CXCR4 is the most important receptor of CXCL12. Subsequently, we utilized an inhibitor of CXCR4 (AMD3100) to examine the roles of CXCR4 during radiotherapy. We found that HCT116 cell viability was reduced by a minimum dose of 8Gy of radiation, with a concomitant increase in LDH release. However, after inhibiting CXCR4 with AMD3100, the decrease in cell survival and the increase in cell death were elicited at a lower dose of 4Gy of radiation, and even more cells were killed by the radiotherapy compared to the groups without treatment with AMD3100 (Figure 2(a) and 2(b)). These results indicate that the inhibition of CXCR4 promotes colorectal cancer cell sensitivity to radiotherapy.
It is well known that the suppression of tumor progression and the death of cancer cells caused by radiotherapy largely result from an increase in cellular apoptosis; we thus examined whether the CXCL12/CXCR4 pathway participated in regulating cell apoptosis from radiotherapy. Our results showed that 8Gy radiotherapy led to increased caspase-3 activity, whereas treatment with exogenous CXCL12 repressed the activation of caspase-3 induced by radiotherapy (Figure 3(a)). Moreover, radiotherapy led to an increase in caspase-9 activity and induced the expression of Bax, which was attenuated by CXCL12 treatment (Figure 3(b) and ((c)).c)). These results indicate that radiotherapy-facilitated cellular apoptosis is antagonized by CXCL12 treatment in colorectal cancer cells.
We utilized AMD3100 to block the physiological functions of the CXCL12/CXCR4 pathway. We observed that the apoptotic changes caused by radiotherapy, including the activation of caspase-3 and caspase-9 and the increased protein expression of Bax, were enhanced by the inhibitor of CXCR4, indicating that radiotherapy-induced cell apoptosis and death were strengthened after the inhibition of the CXCL12/CXCR4 pathway (Figure 4(a) to ((c)).c)). These results imply that suppressing the CXCL12/CXCR4 pathway renders colorectal cancer cells more sensitive to radiotherapy.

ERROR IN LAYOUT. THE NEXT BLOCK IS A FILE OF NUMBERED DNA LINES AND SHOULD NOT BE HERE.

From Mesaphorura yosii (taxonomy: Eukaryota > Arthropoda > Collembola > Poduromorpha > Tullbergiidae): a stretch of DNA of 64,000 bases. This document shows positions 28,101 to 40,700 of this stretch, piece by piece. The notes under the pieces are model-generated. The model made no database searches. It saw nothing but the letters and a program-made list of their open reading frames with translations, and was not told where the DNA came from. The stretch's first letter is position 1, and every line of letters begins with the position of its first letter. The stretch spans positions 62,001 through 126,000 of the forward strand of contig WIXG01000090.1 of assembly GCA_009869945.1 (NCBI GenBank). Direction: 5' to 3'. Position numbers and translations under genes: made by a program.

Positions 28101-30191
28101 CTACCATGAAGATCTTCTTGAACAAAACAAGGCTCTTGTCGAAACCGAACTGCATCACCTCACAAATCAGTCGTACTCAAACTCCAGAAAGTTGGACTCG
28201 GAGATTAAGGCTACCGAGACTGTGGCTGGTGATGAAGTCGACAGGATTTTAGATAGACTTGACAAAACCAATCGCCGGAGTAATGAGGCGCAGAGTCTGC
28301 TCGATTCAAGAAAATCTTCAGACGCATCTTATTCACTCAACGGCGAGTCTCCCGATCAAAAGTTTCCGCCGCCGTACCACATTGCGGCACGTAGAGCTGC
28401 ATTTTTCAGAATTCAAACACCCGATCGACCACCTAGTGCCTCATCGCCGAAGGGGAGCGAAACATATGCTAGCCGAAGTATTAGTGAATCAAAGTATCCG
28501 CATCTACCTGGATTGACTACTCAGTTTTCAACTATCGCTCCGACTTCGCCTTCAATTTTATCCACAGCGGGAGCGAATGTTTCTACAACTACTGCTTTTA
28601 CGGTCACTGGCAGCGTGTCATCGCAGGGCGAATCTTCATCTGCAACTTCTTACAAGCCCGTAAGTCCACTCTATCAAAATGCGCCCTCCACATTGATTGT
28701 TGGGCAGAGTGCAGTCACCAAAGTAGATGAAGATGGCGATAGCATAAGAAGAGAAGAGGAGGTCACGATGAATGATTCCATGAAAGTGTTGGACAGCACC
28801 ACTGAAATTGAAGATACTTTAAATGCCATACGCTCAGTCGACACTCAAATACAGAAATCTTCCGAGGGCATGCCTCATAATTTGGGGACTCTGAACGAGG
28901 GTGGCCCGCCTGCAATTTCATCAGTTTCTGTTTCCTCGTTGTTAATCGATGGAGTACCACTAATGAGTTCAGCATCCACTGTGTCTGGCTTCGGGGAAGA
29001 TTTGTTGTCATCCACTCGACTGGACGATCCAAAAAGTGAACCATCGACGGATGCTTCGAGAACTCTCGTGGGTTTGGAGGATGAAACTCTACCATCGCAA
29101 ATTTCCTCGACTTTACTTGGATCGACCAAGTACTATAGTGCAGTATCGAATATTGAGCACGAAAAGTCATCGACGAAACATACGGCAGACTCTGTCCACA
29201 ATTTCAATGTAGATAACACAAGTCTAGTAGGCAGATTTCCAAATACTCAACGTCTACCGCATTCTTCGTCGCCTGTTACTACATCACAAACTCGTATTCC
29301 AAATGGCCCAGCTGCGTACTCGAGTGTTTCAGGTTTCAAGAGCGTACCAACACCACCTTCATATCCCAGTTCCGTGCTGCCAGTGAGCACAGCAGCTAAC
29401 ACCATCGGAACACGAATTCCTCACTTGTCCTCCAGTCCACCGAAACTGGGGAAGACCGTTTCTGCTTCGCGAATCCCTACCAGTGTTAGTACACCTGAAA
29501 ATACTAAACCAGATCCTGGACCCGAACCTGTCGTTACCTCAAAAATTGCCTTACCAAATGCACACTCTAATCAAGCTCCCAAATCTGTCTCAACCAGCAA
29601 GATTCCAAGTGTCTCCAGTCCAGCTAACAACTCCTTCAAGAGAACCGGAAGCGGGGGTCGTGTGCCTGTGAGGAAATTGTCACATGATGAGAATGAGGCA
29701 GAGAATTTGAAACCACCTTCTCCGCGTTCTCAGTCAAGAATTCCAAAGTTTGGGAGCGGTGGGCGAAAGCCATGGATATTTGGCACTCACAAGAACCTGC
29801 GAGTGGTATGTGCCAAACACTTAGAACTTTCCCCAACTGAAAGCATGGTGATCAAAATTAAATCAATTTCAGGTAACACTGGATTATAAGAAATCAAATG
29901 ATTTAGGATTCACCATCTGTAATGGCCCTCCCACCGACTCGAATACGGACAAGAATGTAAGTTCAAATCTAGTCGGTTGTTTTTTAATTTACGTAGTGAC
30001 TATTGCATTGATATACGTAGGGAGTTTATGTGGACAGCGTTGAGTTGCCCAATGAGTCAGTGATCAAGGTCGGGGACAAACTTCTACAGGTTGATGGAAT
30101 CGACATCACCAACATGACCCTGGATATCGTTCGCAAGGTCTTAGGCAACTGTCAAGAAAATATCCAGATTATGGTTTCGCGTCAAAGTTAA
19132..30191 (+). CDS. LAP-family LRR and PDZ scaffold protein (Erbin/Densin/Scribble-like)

Survivin, which is overexpressed in most cancer tissues, regulates the onset and development of cancer via acting as an inhibitor of apoptosis, and caspase-mediated apoptosis is significantly inhibited by the increased expression of survivin. Given our data that CXCL12/CXCR4 renders colorectal cancers cells resistant to radiotherapy by antagonizing cell apoptosis, we examined whether there is a linkage between CXCL12/CXCR4 and survivin. Our results showed that the expression of survivin was upregulated by treatment with exogenous CXCL12, whereas the inhibition of CXCR4 repressed the expression of survivin in HCT116 cells (Figure 5(a) and 5(b)). Survivin siRNA was utilized to knockdown the expression of survivin (Figure 5(c)). We found that the protective roles of CXCL12 in cell survival were attenuated by survivin siRNA under conditions of radiotherapy treatment (Figure 5(d)). Similar results were acquired when we measured cell apoptosis. We also found that the CXCL12-mediated attenuation of caspase-3 and caspase-9 activity induced by radiotherapy was mitigated by the knockdown of survivin (Figure 5(e) and ((f)).f)). The results indicate that the radio-resistance triggered by CXCL12 treatment is mediated by survivin in colorectal cancer cells.
Colorectal cancer is the most common malignant tumor of the gastrointestinal tract. Surgical treatment combined with radiotherapy is one of the most important modalities for the treatment of tumors, but radio-resistance, which commonly occurs during the course of treatment, seriously affects the therapeutic efficacy of the treatment and the prognosis of the patients with colorectal cancer. Unfortunately, the mechanisms behind radio-resistance in colorectal cancer are still largely unknown. Thus, it is necessary to explore the critical factors and related signaling pathways that regulate the sensitivity to radiotherapy in colorectal cancer cells. The present study demonstrates that the activation of the CXCL12/CXCR4 pathway renders colorectal cancers cell less sensitive to radiotherapy via up-regulating survivin expression.